Question 21: Should we use the same rules as the DWP for being away from home for short periods?

Yes
No

Comments

Length of awards

A calendar with a ‘thumbs up’ symbol next to it.

We want to give longer-term awards for people whose needs are not going to change. This will cut down the number of assessments a person needs to have.

Question 22: Should we decide when to review an award when a person makes an application for Disability Assistance?

Yes
No

Comments

Question 23: If a person has a condition which is unlikely to change, should we set a date 5-10 years later to review their award?

Yes
No

Comments

A review would not be needed if there is a change in employment status or personal details, like a change of address. We may only need to do a review if there is a change which affects the assistance a person needs.

Question 24: Should we only review an award if a person reports a change to Social Security Scotland where it might mean the level of assistance they receive will change?

Yes
No

Comments

Looking at a decision again and appeals

Anyone who applies for Disability Assistance has the right to request a decision made by Social Security Scotland is looked at again. This is called a 'redetermination.'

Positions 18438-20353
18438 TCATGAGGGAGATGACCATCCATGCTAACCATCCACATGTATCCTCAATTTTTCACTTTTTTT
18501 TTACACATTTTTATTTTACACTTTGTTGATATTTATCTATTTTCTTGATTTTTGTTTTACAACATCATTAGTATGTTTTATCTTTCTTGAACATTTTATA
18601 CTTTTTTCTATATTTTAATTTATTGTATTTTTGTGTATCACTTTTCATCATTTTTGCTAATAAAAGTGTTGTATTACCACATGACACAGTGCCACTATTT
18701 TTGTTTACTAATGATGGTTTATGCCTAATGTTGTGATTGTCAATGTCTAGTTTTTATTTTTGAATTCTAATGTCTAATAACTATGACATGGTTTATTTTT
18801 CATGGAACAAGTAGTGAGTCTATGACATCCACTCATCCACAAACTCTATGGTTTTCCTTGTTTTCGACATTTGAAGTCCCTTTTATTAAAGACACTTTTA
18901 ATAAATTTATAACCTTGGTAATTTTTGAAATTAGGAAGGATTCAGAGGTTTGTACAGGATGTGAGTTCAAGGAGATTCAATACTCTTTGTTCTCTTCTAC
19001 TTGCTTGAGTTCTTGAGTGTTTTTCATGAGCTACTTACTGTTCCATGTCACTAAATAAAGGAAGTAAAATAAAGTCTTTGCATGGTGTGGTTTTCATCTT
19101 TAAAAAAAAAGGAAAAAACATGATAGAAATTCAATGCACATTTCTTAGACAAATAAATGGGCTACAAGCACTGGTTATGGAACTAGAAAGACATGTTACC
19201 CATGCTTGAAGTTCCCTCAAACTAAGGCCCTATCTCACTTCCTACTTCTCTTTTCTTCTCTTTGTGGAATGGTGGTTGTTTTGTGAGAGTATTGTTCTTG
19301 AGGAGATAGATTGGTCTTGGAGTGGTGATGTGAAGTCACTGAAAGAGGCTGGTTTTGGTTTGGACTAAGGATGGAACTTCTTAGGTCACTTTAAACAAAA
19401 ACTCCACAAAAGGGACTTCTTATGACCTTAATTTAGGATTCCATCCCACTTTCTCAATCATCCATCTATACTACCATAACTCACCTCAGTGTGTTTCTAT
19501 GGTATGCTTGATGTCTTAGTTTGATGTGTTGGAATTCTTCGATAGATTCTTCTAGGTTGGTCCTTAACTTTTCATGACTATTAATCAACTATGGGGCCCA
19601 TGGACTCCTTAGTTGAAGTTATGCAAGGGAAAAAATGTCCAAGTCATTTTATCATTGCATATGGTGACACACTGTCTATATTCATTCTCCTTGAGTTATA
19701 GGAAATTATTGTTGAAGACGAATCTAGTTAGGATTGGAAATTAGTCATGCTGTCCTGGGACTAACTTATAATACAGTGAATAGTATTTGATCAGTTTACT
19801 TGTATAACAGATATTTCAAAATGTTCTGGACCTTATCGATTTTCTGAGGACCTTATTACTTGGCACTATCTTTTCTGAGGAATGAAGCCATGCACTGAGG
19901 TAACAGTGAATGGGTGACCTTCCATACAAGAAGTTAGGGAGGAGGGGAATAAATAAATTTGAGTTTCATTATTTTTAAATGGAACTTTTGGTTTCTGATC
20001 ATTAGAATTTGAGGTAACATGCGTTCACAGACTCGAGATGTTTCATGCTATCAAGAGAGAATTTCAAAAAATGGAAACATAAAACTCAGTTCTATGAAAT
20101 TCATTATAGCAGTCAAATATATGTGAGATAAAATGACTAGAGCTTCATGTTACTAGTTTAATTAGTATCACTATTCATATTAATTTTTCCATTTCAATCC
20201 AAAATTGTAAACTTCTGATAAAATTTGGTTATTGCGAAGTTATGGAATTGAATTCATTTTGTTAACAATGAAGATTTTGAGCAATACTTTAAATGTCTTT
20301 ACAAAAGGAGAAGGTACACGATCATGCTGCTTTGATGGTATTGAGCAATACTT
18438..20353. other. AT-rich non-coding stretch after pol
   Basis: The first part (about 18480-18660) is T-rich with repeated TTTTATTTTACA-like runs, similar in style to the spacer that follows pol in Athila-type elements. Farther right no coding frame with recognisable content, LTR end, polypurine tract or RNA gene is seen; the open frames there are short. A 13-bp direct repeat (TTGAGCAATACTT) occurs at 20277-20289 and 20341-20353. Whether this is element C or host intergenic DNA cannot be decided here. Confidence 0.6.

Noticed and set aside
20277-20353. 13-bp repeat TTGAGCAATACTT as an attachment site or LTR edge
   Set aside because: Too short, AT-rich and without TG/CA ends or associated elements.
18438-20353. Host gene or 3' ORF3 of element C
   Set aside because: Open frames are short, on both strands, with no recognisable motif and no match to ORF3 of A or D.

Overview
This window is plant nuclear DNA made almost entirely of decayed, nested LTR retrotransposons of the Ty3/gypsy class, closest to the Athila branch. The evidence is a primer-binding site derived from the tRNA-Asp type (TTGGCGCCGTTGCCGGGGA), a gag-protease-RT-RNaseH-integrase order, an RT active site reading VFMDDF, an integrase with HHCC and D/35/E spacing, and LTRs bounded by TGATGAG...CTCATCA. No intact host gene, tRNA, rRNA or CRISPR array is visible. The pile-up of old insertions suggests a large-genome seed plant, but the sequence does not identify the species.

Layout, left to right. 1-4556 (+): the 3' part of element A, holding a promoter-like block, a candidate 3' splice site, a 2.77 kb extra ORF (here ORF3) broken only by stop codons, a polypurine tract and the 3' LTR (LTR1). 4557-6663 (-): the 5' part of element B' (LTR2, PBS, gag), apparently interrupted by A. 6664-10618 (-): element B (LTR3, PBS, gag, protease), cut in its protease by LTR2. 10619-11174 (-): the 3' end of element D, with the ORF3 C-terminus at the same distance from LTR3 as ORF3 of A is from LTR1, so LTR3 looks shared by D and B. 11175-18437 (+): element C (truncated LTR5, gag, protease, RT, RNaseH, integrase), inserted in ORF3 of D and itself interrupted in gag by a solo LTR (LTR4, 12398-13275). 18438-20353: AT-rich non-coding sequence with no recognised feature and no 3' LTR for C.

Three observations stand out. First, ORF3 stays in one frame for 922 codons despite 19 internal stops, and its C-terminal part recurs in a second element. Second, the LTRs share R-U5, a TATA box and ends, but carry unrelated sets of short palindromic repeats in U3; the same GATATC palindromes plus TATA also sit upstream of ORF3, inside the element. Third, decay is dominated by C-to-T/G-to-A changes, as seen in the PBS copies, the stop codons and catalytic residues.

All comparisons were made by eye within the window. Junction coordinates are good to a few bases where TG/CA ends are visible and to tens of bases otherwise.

People do not have to provide new supporting information to have their decision looked at again but if they do it will also be looked at. The decision and new supporting information will be looked at by a different member of staff.

A calendar with ‘One month’ written on it.

People should ask to have the decision looked at again within one month. A request can still be made for up to a year if a person has a good reason for making the request late.

A calendar with ‘One month’ written on it.

We will take between 40 to 60 working days to look at the decision again.

Once the decision has been looked at again the person can appeal to the First-tier Tribunal if they are still unhappy. They must make an appeal within 1 month.